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Cascade Saloon in Greensboro to be renovated

GREENSBORO, N.C. – After a long battle over ownership, one of downtown Greensboro's oldest buildings will return to its heyday.

The Cascade Saloon will light up South Elm Street again by the end of this year, but it won't serve up drinks or billiards. Instead it will house office space for a private contracting company.

The old building has become an eyesore and Preservation Greensboro wants to change that.

Trains roll by every day across these tracks on South Elm Street and the Cascade Saloon sits sandwiched between them.

“This was sort of a crossroads of Greensboro’s community, and people came from all over the city, and they would catch the train here," said Benjamin Briggs, the executive director of Preservation Greensboro.

The building went up in 1895. People ate and drank inside until the 1960s. When the party ended, owners used the building for storage. Slowly over 50 years, father time took its toll.
“It was on the brink of collapse," said Marsh Prause, the chairman of the Board of Trustee for the Preservation Greensboro Development Fund.

Time and time again, demolition orders nearly doomed the building.

“We saw an opportunity that we could make a difference," Briggs said.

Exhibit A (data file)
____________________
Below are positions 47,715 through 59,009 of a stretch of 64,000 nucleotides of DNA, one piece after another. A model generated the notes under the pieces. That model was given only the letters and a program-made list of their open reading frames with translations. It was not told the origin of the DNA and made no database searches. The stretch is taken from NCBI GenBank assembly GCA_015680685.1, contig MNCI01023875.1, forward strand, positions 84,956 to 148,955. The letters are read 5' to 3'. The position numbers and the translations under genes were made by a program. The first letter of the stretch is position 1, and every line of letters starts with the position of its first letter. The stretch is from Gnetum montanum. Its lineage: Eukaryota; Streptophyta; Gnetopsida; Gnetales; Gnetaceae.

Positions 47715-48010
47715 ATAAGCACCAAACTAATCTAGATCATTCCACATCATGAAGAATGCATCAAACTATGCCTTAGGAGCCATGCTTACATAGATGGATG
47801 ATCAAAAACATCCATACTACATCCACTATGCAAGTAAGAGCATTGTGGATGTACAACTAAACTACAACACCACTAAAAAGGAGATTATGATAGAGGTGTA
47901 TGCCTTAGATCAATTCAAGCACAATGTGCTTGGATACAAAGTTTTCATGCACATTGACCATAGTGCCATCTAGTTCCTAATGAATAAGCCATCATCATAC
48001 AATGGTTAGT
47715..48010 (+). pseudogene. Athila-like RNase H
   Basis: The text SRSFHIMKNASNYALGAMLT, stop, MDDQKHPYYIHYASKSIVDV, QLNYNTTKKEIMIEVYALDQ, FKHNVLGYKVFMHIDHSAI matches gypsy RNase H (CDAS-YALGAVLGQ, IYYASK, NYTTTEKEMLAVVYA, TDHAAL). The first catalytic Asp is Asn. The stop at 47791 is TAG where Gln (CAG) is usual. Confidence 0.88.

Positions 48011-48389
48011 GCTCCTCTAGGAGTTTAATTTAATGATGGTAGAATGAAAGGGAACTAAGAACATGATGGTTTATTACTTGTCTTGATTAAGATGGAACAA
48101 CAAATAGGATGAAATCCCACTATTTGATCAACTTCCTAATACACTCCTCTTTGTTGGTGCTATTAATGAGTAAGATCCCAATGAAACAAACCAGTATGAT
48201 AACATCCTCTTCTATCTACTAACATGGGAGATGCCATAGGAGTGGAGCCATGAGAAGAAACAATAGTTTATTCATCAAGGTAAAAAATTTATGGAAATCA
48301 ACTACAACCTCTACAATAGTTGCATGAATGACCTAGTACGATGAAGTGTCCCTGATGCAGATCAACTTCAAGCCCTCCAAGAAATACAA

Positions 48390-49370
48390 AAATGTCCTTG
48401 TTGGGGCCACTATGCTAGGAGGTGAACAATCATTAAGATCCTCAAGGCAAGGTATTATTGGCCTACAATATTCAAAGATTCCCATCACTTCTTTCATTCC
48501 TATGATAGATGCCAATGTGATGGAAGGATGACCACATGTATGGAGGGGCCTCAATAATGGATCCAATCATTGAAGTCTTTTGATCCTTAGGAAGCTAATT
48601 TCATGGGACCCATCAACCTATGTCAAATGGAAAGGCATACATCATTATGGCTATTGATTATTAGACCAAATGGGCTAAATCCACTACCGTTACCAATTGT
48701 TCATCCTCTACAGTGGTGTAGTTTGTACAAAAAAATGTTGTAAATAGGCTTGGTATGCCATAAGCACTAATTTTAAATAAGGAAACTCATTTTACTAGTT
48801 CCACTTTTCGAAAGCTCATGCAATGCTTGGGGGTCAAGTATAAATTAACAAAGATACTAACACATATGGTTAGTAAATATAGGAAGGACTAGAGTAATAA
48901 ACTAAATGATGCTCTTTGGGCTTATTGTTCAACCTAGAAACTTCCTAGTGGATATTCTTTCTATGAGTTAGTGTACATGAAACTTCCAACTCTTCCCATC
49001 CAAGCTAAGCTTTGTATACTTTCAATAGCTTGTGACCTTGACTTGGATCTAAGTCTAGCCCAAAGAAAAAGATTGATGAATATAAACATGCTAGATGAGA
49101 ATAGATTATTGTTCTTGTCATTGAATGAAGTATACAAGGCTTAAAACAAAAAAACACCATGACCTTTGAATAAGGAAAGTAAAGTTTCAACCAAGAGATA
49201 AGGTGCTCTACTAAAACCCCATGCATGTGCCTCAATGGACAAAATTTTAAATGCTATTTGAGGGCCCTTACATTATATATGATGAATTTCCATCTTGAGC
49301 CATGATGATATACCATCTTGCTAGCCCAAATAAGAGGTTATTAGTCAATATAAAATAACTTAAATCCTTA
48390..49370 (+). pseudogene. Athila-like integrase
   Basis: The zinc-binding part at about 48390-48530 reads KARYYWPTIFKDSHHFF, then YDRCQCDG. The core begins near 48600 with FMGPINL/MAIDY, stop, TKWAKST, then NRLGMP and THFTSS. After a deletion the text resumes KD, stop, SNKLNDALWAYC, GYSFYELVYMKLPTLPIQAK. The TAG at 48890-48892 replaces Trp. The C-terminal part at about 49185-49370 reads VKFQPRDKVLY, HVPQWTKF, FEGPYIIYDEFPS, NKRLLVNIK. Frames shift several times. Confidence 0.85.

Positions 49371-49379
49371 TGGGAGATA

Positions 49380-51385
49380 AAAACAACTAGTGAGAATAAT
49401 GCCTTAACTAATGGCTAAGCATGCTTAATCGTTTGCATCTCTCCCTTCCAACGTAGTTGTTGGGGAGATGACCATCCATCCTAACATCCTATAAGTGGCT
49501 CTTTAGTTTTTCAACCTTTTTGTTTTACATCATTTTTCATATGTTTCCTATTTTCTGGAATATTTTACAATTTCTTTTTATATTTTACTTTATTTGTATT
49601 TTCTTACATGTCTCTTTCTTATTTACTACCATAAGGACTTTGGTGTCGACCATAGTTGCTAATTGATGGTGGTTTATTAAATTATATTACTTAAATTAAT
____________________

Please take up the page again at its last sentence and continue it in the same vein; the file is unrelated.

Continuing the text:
The Preservation Greensboro Development Fund convinced the city to turn the building over to them, and they've saved it.

"We could have jobs in this building," Briggs said. "It could be a contributing part of the downtown street scene.”

You can see the rescue is still in its early stages. You can still see sky through the rafters.

In just two months, crews have removed 20 dumpsters full of trash from the building. Outside, they've displaced dozens of salvaged pieces that tell the building's history.

At $3 million, this is an expensive project. Greensboro taxpayers are paying a big chunk of it, but developers believe taxpayers are getting their money's worth.

“To me, it’s a matter of pride," Prause said. "This is our main street here, and for almost 50 years, we’ve had a boarded up, rotting building sitting on our main street.”